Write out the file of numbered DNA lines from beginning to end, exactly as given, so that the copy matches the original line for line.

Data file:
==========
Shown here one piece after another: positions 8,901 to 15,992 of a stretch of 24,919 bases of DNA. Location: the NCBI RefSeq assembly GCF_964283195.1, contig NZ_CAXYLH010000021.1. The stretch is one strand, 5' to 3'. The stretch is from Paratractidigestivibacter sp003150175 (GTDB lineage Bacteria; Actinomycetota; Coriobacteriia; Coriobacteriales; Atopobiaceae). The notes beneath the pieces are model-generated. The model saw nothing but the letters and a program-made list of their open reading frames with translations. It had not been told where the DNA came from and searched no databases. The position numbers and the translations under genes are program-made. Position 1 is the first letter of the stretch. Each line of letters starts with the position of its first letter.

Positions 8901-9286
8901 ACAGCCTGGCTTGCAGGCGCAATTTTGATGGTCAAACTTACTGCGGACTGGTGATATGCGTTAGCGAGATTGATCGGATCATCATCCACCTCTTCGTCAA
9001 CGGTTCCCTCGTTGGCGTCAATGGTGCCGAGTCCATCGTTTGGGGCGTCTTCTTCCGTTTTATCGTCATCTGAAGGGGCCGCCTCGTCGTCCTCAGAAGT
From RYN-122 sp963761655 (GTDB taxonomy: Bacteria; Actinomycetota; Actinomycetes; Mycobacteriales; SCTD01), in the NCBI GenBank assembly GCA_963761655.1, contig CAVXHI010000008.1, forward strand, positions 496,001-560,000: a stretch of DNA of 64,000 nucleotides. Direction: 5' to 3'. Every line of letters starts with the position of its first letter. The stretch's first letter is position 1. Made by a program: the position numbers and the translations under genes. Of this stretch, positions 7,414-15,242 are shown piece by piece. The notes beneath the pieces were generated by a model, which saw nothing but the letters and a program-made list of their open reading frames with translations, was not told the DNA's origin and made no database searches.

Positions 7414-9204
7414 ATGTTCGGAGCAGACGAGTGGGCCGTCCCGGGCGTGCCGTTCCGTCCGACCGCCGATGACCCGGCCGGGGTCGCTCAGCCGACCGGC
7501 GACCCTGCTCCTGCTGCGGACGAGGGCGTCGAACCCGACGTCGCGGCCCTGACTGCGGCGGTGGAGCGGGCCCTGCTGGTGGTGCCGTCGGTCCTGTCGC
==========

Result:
Shown here one piece after another: positions 8,901 to 15,992 of a stretch of 24,919 bases of DNA. Location: the NCBI RefSeq assembly GCF_964283195.1, contig NZ_CAXYLH010000021.1. The stretch is one strand, 5' to 3'. The stretch is from Paratractidigestivibacter sp003150175 (GTDB lineage Bacteria; Actinomycetota; Coriobacteriia; Coriobacteriales; Atopobiaceae). The notes beneath the pieces are model-generated. The model saw nothing but the letters and a program-made list of their open reading frames with translations. It had not been told where the DNA came from and searched no databases. The position numbers and the translations under genes are program-made. Position 1 is the first letter of the stretch. Each line of letters starts with the position of its first letter.

Positions 8901-9286
8901 ACAGCCTGGCTTGCAGGCGCAATTTTGATGGTCAAACTTACTGCGGACTGGTGATATGCGTTAGCGAGATTGATCGGATCATCATCCACCTCTTCGTCAA
9001 CGGTTCCCTCGTTGGCGTCAATGGTGCCGAGTCCATCGTTTGGGGCGTCTTCTTCCGTTTTATCGTCATCTGAAGGGGCCGCCTCGTCGTCCTCAGAAGT
From RYN-122 sp963761655 (GTDB taxonomy: Bacteria; Actinomycetota; Actinomycetes; Mycobacteriales; SCTD01), in the NCBI GenBank assembly GCA_963761655.1, contig CAVXHI010000008.1, forward strand, positions 496,001-560,000: a stretch of DNA of 64,000 nucleotides. Direction: 5' to 3'. Every line of letters starts with the position of its first letter. The stretch's first letter is position 1. Made by a program: the position numbers and the translations under genes. Of this stretch, positions 7,414-15,242 are shown piece by piece. The notes beneath the pieces were generated by a model, which saw nothing but the letters and a program-made list of their open reading frames with translations, was not told the DNA's origin and made no database searches.

Positions 7414-9204
7414 ATGTTCGGAGCAGACGAGTGGGCCGTCCCGGGCGTGCCGTTCCGTCCGACCGCCGATGACCCGGCCGGGGTCGCTCAGCCGACCGGC
7501 GACCCTGCTCCTGCTGCGGACGAGGGCGTCGAACCCGACGTCGCGGCCCTGACTGCGGCGGTGGAGCGGGCCCTGCTGGTGGTGCCGTCGGTCCTGTCGC